Helping you get your message heard
Tips for the Teacher
For new teachers, you cannot teach what you do not know. Prepare by researching your lesson. Hopefully you have a quality curriculum. What you understand you are able to communicate. For experienced teachers this is basic knowledge, but as time goes by and you become familiar with teaching, these facts can be overlooked in the grind of routine. Your communication can become stale. Rote. Boring. Add something fresh by gaining new insight from your curriculum.
When a teacher loves to learn and understands truth and understands what it means in light of worldview, how it brings meaning and connects all subjects, they will be charged with enthusiasm and able to inspire others. Interest inspires. Know-it-alls bore. Never pretend to know. Model life-long learning. Add good books to textbooks subjects, and read portions aloud. Never underestimate the power of enthusiasm in every subject. Endeavor to create an atmosphere of enthusiasm by developing your own curiosity.
The teacher's job boils down to three categories: to observe student effort and understand their progress; to remove obstacles to the learning process and build good habits ; to continually encourage the student.
Also, you cannot progress if you don't know where you are going. This means short term goals and long term. Concerning lessons, make sure the steps to learning are logically in order. Analyze steps and break them down if needed to pre-teach any skills necessary for moving to the next step. In a lesson find similarities/comparisons and create illustrations from them. Find the relationship between this material and the individual– its practical value. This is one why of learning the material. More important is for the love of knowledge. But if the child sees he can use this skill/information now, he will cooperate.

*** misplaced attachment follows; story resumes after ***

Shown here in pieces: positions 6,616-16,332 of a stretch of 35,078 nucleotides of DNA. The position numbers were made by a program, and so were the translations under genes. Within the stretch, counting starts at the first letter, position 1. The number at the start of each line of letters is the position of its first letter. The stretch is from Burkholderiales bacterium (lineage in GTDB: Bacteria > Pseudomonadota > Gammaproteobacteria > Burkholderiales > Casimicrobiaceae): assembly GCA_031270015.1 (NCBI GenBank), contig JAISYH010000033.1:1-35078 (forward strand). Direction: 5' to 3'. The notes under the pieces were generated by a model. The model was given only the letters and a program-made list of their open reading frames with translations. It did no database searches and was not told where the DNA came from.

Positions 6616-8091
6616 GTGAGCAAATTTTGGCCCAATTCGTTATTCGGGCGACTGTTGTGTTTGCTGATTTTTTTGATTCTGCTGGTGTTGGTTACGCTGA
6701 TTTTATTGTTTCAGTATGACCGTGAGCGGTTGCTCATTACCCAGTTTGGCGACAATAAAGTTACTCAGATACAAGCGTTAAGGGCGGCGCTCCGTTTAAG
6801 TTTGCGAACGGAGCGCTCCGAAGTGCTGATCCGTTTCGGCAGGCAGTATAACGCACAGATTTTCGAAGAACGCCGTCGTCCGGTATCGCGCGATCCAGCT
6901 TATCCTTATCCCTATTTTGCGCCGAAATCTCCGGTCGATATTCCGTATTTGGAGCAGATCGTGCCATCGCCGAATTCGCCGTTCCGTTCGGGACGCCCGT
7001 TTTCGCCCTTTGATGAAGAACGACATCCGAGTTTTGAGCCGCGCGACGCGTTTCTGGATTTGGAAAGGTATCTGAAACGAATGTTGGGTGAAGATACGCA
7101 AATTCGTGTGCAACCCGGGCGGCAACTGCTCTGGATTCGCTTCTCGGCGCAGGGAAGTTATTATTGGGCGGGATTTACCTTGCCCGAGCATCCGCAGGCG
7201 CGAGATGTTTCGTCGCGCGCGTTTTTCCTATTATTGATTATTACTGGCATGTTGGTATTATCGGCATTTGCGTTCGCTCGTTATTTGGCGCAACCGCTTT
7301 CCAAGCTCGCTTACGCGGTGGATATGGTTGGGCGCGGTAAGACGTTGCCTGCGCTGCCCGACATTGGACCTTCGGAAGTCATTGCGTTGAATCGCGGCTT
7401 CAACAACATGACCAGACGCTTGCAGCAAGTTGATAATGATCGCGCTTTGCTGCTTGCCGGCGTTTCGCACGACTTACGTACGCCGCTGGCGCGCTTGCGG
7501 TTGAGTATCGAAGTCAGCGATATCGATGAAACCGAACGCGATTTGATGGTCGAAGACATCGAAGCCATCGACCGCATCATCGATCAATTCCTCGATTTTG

People learn by building on a previous foundation of knowledge. Charlotte Mason calls this the science of relations. This is what is happening. The student is making connections between things known to make new connections. If a student complains that they don’t understand what we are talking about, we need to find the familiar knowledge from which to introduce the unknown.
Lead students to see the relation between bits to understand the whole. This pertains to all subjects. Most can understand this concept in thinking of history and math. It applies, however, to reading, science or literature as well.
Complete mastery is the goal. Obtaining it is a science in itself. Be encouraged that complete mastery of some things is better than incomplete mastery across the spectrum. Delaying mastery in reading, writing and math by kicking the can down the road, er– the next grade, only muddles the system because the student is expected to know what he doesn’t. Focus mastery on what is needed in these subjects at grade level.
Review as you go. Do not wait to review at the end of the week, month, quarter, etc. Don’t spend chunks of time reviewing. Review while you build the new. Everyday. Use fresh approaches, use the information in a different way or introduce deeper truths to the material you are reviewing.